Beyond being a tool for reconciling different measures of public opinion, “Golden” became a core driver of the campaign’s resource allocation decisions. When 2012 campaign leadership decided to adopt the analytics method of resource allocation based on the “Golden” algorithm, a principle approached now Civis CEO Dan Wagner and stressed “if we lose this election, a lot of that will be on your shoulders,” but that “we’re going to trust you, because there is reasoning behind this algorithm and that reasoning makes sense1.” In the aftermath of President Obama’s re-election victory, campaign manager Jim Messina reflected that the 62,000 simulations of the election run in “Golden” each night was “how I spent the $1 billion dollars2.”
Getting It Right
In the first few days after the first Presidential debate (approximately one month before Election Day), the “Golden” algorithm showed stable levels of candidate support and accurately predicted the ultimate outcome of all 50 states. Those forecasts, refreshed and refined daily throughout the rest of the cycle, never presented an alternate view of the electoral landscape. The final “Golden” estimates in the days before the election were within 1.1% of the actual results in every battleground state.
When compared with other polling aggregation algorithms, the “Golden” algorithm consistently had a lower average error and smaller partisan bias (left). While the algorithm is robust to noisy results from public pollsters, a major driver of the model’s success was the internal polling and modeling conducted by the analytics department. For example, the final OFA analytics polling results had an average error of 1.6 points, as compared with Rasmussen’s average error of 4.6 points. Here, the ability to center the model’s estimate on high-quality polling and modeling proved crucial.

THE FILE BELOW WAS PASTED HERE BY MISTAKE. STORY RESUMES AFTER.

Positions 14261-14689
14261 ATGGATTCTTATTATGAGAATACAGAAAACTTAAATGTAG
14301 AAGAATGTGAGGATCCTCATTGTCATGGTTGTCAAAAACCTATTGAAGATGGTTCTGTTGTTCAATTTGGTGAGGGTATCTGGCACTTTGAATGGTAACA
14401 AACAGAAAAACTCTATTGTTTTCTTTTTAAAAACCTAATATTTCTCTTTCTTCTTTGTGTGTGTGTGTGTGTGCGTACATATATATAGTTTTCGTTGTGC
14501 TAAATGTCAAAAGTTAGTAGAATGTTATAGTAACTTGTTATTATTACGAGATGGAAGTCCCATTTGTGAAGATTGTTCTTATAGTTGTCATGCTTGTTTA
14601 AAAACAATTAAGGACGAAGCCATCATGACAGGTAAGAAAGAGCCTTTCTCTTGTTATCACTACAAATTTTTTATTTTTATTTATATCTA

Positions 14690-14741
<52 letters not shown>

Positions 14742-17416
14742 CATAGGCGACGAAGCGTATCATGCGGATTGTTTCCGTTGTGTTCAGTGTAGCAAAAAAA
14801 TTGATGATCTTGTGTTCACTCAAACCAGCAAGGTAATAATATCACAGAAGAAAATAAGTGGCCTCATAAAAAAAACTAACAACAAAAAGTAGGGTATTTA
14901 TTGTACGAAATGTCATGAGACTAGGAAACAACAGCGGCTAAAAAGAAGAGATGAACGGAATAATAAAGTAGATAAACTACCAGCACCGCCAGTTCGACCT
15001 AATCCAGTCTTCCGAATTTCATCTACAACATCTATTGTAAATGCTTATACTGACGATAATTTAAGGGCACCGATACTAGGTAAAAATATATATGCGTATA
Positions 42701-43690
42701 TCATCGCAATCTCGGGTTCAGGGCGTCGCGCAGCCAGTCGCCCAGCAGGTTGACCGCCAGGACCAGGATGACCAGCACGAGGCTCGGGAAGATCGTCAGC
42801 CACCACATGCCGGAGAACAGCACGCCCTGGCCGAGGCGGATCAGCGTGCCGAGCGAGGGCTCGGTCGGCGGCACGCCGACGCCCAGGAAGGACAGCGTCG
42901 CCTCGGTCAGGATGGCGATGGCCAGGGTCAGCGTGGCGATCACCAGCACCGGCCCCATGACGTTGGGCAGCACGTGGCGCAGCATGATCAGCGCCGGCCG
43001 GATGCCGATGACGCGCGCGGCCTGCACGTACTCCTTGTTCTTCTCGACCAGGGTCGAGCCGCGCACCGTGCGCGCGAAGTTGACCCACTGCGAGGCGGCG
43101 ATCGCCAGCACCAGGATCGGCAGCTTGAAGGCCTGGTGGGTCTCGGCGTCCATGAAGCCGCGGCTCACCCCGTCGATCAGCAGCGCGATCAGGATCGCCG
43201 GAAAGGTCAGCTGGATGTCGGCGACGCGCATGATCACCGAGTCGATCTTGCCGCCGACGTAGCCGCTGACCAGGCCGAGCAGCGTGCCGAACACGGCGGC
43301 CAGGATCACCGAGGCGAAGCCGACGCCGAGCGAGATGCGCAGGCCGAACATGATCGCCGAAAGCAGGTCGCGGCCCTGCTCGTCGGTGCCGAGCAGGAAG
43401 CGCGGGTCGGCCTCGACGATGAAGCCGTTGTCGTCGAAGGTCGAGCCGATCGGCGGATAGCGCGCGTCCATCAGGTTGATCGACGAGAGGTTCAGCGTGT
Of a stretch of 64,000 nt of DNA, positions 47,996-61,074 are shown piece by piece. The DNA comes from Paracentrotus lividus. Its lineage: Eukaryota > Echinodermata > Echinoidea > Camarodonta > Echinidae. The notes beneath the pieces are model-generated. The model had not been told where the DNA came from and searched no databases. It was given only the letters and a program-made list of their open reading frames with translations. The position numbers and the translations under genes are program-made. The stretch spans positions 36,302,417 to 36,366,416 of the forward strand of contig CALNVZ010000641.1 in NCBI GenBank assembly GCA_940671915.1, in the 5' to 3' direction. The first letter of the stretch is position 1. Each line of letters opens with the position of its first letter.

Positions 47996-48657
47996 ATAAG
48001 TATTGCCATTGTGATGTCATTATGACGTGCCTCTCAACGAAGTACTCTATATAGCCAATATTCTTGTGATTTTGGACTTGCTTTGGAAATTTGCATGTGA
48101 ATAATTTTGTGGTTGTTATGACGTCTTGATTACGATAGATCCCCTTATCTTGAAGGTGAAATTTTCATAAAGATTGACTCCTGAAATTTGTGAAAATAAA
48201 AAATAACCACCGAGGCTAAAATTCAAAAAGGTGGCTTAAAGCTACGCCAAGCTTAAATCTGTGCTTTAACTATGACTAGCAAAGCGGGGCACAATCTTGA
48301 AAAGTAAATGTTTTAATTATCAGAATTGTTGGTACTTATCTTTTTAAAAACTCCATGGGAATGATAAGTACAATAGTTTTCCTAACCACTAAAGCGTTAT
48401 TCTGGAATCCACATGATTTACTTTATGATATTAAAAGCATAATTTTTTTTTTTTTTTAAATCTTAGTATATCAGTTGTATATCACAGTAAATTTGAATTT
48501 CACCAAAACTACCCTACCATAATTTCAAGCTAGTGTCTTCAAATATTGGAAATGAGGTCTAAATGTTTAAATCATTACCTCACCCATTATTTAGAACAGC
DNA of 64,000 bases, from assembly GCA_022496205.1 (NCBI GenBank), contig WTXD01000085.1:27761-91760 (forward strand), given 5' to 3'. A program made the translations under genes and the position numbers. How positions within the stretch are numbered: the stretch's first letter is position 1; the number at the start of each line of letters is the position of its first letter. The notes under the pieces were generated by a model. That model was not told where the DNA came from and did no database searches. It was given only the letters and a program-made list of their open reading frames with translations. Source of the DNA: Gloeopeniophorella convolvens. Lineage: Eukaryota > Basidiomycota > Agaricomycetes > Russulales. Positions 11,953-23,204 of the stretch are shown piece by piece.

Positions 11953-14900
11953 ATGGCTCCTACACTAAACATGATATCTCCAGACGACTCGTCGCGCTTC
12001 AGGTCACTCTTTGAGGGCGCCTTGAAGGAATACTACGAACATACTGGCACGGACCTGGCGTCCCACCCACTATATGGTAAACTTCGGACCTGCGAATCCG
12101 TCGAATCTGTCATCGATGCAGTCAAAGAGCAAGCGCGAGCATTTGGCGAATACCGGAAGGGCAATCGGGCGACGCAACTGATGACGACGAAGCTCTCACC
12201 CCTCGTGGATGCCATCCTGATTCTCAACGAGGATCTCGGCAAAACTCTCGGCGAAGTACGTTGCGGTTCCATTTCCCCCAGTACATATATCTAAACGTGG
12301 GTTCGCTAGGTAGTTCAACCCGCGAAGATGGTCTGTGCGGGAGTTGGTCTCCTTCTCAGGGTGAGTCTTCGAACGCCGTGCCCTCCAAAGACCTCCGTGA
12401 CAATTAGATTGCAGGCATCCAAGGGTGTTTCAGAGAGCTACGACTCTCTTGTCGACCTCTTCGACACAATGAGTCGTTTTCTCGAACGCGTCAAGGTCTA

A Highly Generalizable Approach
Now at Civis Analytics, the analysts and data scientists responsible for creating the “Golden” forecasting algorithm have worked to adapt and generalize the tool. National political organizations can view their Civis modeling in the context of public polling and other opinion research metrics to help them distribute resources across senate, gubernatorial, and congressional races. Statewide political groups can similarly fine tune resource allocation across state legislative races. The same methods can be used to track and reconcile public opinion on a range of other issues including attitudes towards climate change and education reform.
Civis Analytics’s Dan Wagner on Data Solutions to Social Problems. (J. Brustein, Interviewer) Retrieved from http://www.businessweek.com/articles/2014-03-06/civis-analyticss-dan-wagner-on-data-solutions-to-social-problems#r=lr-sr ↩
Obama Campaign Manager Jim Messina Talks Big Data at the Milken Institute’s 2013 Global Conference. (M. I. Conference, Interviewer) Retrieved from http://www.youtube.com/watch?v=mZmcyHpG31A ↩